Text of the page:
Marines: China Gets More Amphibious


December 20, 2013: For the last decade China has been diligently building more amphibious ships. This was largely an effort to replace aging Cold War era relics while upgrading the amphibious fleet overall. Currently China has three LPDs (the U.S. has nine), 90 landing ships (LSMs and LSTs) and 160 landing craft. The LPDs and landing ships can cross oceans while the landing craft can reach Taiwan and are mainly coastal but are often carried by larger ships for long distance voyages.

Most of the smaller amphibious craft actually belong to the army and, until recently you could tell that because the army ships were painted blue, while the navy ones were gray. But now the army is also painting its ships gray so you will have to get a closer look to tell who owns what. That is even more difficult now that the army is building more large ships, like new one the army officially describes as a RO/RO (Roll On/Roll Off) ship but on closer examination it is an LSM that can carry a dozen vehicles and about two hundred troops. In other words a mechanized infantry company. The new LSM was built in an army shipyard, has ramps in front and back and is armed with four 14.5mm machine-guns.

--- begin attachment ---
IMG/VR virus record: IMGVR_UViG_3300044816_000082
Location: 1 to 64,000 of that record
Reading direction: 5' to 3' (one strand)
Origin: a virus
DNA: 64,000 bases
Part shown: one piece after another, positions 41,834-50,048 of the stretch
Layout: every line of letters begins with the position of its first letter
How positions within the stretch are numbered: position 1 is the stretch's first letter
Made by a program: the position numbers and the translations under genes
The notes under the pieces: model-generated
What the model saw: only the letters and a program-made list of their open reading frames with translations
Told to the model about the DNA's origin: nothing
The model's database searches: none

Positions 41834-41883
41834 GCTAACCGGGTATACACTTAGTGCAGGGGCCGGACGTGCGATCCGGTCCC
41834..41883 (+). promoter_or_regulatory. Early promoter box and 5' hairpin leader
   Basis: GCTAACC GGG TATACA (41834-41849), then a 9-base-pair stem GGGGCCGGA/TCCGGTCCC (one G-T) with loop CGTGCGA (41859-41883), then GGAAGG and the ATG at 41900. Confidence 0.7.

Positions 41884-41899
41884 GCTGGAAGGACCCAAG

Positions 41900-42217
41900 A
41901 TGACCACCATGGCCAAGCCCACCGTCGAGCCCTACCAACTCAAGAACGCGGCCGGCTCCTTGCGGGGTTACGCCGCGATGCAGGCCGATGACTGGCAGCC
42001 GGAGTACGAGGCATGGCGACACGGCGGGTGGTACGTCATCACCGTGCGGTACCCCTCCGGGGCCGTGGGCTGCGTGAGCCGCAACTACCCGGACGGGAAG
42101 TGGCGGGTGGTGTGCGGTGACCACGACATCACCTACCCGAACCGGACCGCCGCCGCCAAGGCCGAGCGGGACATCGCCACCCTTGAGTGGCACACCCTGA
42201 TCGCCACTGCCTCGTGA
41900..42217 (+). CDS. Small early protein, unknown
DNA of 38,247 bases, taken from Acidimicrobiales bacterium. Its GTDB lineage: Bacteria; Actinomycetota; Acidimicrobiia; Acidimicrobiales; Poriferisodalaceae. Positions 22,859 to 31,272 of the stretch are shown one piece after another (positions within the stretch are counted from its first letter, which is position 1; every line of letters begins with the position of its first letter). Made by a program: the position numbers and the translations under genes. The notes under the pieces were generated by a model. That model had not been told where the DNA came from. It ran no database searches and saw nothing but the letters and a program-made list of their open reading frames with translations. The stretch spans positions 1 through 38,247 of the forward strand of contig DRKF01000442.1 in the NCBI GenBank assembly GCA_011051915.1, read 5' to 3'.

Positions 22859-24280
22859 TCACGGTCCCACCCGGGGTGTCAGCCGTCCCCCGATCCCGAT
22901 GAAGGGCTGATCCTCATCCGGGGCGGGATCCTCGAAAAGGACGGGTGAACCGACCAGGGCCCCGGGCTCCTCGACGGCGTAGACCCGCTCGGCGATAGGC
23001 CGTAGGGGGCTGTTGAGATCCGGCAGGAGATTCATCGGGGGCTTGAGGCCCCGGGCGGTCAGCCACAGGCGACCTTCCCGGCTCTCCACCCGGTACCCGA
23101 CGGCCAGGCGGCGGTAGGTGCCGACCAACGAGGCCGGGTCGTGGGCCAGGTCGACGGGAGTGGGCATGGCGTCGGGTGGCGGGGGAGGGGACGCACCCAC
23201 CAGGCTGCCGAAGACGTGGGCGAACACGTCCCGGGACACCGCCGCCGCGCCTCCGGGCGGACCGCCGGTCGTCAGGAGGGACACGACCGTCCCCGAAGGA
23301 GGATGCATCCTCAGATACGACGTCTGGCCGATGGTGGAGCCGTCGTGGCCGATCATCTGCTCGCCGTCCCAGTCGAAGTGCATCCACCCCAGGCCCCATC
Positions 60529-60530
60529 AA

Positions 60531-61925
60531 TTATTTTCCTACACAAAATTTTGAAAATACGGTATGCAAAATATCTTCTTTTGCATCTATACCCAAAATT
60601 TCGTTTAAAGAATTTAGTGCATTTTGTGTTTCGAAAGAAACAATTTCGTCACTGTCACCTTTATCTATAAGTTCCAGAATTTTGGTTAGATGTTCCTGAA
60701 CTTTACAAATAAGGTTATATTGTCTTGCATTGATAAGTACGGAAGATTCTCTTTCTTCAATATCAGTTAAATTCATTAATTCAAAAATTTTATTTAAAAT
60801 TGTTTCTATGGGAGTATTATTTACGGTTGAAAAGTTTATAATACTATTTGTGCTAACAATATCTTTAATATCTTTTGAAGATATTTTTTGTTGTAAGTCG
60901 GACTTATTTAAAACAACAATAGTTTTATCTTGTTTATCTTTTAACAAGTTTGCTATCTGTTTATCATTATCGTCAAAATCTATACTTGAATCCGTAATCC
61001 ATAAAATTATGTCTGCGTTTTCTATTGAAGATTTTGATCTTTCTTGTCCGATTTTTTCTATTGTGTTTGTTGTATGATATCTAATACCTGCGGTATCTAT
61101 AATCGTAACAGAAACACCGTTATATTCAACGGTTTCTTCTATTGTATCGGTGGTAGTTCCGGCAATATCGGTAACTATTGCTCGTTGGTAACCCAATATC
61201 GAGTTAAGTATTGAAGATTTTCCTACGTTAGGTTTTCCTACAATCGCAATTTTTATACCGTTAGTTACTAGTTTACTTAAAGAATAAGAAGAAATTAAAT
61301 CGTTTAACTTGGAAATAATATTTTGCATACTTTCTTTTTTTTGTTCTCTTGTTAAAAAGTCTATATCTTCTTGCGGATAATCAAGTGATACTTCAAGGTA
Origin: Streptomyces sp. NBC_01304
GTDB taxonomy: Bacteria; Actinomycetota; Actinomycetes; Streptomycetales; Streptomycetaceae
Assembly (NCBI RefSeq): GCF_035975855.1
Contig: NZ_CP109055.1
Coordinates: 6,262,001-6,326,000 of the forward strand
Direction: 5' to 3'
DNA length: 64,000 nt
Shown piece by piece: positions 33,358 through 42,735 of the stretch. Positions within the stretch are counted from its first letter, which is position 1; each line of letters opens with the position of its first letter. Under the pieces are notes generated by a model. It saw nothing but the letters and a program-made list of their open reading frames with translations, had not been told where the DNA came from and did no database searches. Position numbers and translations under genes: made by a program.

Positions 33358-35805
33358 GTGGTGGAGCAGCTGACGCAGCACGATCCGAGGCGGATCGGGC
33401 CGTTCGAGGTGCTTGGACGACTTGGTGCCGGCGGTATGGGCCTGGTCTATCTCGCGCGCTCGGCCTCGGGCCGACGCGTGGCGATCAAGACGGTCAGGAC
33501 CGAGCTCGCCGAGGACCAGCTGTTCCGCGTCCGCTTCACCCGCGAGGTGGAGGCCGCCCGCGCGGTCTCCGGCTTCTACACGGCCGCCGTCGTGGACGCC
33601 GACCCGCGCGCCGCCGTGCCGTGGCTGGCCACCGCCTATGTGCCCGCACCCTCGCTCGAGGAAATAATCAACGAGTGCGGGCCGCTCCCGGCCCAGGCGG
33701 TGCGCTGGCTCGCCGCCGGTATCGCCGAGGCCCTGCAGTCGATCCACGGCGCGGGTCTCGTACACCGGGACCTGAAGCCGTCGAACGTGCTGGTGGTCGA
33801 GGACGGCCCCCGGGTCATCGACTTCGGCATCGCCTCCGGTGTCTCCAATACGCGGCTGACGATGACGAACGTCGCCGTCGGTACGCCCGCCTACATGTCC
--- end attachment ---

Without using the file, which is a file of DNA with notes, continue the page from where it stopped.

The Chinese LSTs (landing ship, tank) can carry 2,000 tons. The Type 067 LCU can carry 50 tons for up to 800 kilometers and remain at sea for ten days at a time. These seagoing LCUs can operate in rough water while using its own navigation system. These Type 067s have been around for a long time. The first version began building in the 1960s and 130 were put into service. A scaled up version of the Type 067, the Type 271, can carry the latest, heavier (50 ton) Chinese tanks.

China also keeps track of hundreds of commercial ferries and barges that can be mobilized by the military and used for amphibious operations against Taiwan. It is believed that there is sufficient lift for over 300 infantry and mechanized (tank and mechanized infantry) battalions. That’s about 24 divisions. There is additional shipping (mostly civilian) for moving support units.

Over the last decade more landing craft have been built that can operate far at sea. This shows that the Chinese had their eyes on the South China Sea for some time and built all these long-range amphibious ships in anticipation of going after small islands and reefs far from the coast.





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